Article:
By Lori Kniffin, Kansas State University
Dostilio and McReynolds (2015) call attention to the role of community engagement professionals “in terms of how [they] enrich and shape engagement practices or how [they] become change agents within higher education” (p. 113). This idea was further explored as part of a pre-conference session called the Practitioner-Scholars Forum at the International Association for Research on Service-learning and Civic Engagement (IARSLCE) facilitated by Lina D. Dostilio with support from Brandon W. Kliewer and Kristin Norris.
During this session, practitioner-scholars were asked to explore their identities. There existed a continuum of identities including individuals rooted in practice looking toward scholarship, scholars trying to inform inquiry through practice, individuals who truly identify as practitioner-scholars as a creative balance, and others who were situated in a place on the continuum not sure which direction to face.
A small group of the participants, interested in exploring strategies to integrate scholarship into practice, participated in a process outlined by Ganz (2010) to explore the story of self, the story of us, and the story of now. Each individual shared their narrative of becoming a practitioner-scholar. These stories of self-surfaced several common themes, experiences, and values that were leveraged to create an inquiry stance to identify common scholarly experiences and interests. Lastly, the group discussed strategies, questions, and actions that could advance an inquiry stance around practitioner-orientated scholarship.
My hope in bringing this into the SLCE Future Directions space is to invite others to build on the discussion that occurred today. We invite you to convene your own story circles to build upon the collective meaning-making process. Below are the contributions from the Inquiry to Practice track that was convened on November 16th, 2015 at IARSLCE and hope to see your contributions in our comments, future essays, and conferences.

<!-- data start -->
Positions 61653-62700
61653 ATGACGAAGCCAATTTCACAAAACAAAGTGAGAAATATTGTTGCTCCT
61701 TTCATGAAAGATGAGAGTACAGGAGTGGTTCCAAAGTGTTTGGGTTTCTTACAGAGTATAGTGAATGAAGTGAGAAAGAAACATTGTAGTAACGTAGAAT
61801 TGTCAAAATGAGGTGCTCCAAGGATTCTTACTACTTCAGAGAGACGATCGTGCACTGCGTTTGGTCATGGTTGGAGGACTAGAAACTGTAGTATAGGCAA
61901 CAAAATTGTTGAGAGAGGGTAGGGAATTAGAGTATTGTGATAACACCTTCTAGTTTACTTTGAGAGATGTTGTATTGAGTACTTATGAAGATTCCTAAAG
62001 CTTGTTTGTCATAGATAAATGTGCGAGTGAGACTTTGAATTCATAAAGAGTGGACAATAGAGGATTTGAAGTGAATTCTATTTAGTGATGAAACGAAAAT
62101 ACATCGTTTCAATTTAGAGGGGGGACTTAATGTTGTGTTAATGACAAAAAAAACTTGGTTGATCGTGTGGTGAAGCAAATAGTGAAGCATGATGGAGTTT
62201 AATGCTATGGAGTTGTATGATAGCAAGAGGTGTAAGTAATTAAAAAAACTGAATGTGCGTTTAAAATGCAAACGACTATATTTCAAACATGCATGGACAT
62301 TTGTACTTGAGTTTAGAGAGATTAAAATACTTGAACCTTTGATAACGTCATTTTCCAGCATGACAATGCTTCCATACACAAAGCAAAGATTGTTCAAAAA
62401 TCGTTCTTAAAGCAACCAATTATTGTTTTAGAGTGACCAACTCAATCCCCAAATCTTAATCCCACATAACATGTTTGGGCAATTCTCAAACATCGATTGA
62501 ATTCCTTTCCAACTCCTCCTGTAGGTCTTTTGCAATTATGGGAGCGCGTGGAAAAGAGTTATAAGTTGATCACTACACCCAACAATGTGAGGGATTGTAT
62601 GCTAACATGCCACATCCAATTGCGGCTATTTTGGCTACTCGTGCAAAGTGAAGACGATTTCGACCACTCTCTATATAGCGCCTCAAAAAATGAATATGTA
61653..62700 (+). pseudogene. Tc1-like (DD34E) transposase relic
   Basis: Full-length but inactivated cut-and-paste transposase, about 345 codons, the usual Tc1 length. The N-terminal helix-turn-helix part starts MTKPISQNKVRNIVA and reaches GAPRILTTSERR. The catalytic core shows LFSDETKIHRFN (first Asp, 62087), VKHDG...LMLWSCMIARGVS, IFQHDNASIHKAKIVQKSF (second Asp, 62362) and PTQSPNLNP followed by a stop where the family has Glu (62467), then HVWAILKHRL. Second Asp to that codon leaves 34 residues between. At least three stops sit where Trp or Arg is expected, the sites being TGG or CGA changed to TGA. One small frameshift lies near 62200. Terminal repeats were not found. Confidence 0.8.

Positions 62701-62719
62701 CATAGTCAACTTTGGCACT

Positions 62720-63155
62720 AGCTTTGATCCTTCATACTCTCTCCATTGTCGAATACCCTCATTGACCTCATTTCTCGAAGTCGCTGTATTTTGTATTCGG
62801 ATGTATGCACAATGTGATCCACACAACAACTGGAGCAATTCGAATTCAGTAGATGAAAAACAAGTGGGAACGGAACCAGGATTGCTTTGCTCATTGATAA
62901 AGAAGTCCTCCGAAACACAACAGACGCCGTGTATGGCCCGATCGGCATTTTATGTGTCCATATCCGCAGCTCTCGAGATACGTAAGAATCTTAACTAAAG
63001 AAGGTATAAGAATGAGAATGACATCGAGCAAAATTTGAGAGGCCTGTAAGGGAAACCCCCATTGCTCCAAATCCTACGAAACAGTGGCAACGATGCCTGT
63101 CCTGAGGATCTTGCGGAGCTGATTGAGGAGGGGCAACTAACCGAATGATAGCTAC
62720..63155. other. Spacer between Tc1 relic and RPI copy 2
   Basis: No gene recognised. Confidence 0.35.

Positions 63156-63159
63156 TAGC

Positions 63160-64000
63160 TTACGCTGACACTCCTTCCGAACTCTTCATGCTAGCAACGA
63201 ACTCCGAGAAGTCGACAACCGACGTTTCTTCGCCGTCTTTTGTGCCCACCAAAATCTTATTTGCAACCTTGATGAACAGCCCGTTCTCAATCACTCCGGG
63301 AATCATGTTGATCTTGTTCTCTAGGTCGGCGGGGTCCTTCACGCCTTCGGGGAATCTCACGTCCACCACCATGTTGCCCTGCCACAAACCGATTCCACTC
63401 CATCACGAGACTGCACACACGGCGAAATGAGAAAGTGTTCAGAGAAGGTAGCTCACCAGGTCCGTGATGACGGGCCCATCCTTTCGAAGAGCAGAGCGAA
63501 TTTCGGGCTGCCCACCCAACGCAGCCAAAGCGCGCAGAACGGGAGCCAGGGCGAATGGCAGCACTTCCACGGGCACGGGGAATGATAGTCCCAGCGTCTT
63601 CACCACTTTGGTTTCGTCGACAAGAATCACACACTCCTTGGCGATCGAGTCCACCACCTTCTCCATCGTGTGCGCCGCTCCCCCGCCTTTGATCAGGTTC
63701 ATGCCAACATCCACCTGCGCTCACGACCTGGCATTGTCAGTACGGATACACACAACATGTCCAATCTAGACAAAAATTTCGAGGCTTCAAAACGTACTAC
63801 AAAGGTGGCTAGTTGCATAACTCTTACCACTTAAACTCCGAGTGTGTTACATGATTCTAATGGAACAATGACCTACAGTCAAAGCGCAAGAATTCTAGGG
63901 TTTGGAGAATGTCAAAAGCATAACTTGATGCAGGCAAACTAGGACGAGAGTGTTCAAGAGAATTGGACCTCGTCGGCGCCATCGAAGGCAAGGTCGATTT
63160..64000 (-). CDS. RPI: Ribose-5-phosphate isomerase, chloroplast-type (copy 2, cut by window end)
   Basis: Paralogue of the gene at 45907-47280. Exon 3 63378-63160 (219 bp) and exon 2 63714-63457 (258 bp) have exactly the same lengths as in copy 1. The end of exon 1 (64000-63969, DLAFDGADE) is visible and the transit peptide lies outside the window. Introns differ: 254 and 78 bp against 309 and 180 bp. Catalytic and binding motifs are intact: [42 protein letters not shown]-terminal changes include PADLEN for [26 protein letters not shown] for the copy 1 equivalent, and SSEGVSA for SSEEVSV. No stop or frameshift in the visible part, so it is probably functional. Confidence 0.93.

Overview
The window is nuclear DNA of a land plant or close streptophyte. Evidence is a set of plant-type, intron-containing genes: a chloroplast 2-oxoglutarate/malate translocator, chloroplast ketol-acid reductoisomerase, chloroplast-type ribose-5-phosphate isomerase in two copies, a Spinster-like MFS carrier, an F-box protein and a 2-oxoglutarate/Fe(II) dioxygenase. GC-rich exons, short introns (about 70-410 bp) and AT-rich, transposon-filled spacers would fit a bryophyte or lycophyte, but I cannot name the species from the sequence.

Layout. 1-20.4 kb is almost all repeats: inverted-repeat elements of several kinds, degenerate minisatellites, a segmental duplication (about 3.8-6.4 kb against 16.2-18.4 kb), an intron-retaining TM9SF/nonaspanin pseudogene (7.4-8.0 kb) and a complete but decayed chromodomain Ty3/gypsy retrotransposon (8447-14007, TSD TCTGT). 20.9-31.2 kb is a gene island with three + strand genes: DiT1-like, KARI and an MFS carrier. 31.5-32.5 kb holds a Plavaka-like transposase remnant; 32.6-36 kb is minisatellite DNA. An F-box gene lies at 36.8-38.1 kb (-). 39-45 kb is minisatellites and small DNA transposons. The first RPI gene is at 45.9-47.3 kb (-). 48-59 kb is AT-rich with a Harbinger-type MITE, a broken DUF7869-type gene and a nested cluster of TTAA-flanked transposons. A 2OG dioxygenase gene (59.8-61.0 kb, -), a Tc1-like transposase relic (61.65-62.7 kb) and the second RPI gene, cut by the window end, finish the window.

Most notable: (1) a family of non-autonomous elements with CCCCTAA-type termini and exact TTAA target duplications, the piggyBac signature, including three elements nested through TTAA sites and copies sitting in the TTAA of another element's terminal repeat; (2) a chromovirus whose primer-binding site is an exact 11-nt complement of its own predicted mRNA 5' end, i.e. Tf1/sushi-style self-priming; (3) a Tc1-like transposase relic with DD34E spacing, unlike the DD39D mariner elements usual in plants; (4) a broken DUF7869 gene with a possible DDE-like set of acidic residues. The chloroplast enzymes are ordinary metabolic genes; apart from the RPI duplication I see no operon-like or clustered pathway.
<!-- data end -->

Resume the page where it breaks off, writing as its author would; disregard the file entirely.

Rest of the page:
- We have unclear paths to this work. We recognize that we all come from a discipline that informs our lens. However, we don’t always have a “discipline” in where we are situated now.
- We are generalists that wear many hats.
- Our experience “doing service” moves us toward our commitment to engagement.
- Our first identity was as a practitioner, so we are all coming to the scholar side later in our careers.
- We experience loss with our practitioner-scholar identity, because we find joy in the
“doing” and moving toward administration or scholarship we spend less time “doing.”
- We feel pulled to do scholarship, because they know that it is noble and will help our practice. We are hesitant that the more we do scholarship, the less time the get to spend “on the ground.”
- We believe in what we are doing.
- Advocating for social justice
- Following personal passion
- Producing relevant results and not just good feelings
- How do we critique the PR/communications need to look at institutional impact? How can practitioner-scholars support that?
- How can practitioner-scholarship study challenge structures that reinforce the stereotypes that produce injustice?
- In what ways does a sense of scarcity/competition stifle the potential for co-creation and collaboration between practitioner-scholars?
- What strategies do practitioner-scholars take to support growth-mindsets and practices?
- How can practitioner-scholar inquiry begin to measure/evaluate/move orientations of engaging “with” community to engaging “within” communities?
- What if practitioner-scholars saw their work as creating liminal spaces that highlight how civic renewal is in tension with many structures of higher education?
- What would it look like to scaffold community engagement to include more focus and depth?
Dostilio, L. D., & McReynolds, M. (2015). Community engagement professionals in the circle of service-learning and the greater civic enterprise. Michigan Journal of Community Service Learning, 22(1), 113-116.
Ganz, M. (2010). Leading change: Leadership, organization, and social movements. In Nilin Nohiria and Rakesh Khurana (Eds.), Handbook of Leadership: Theory and Practice: A Harvard Business School Centennial Colloquium. Boston: Harvard Business Review.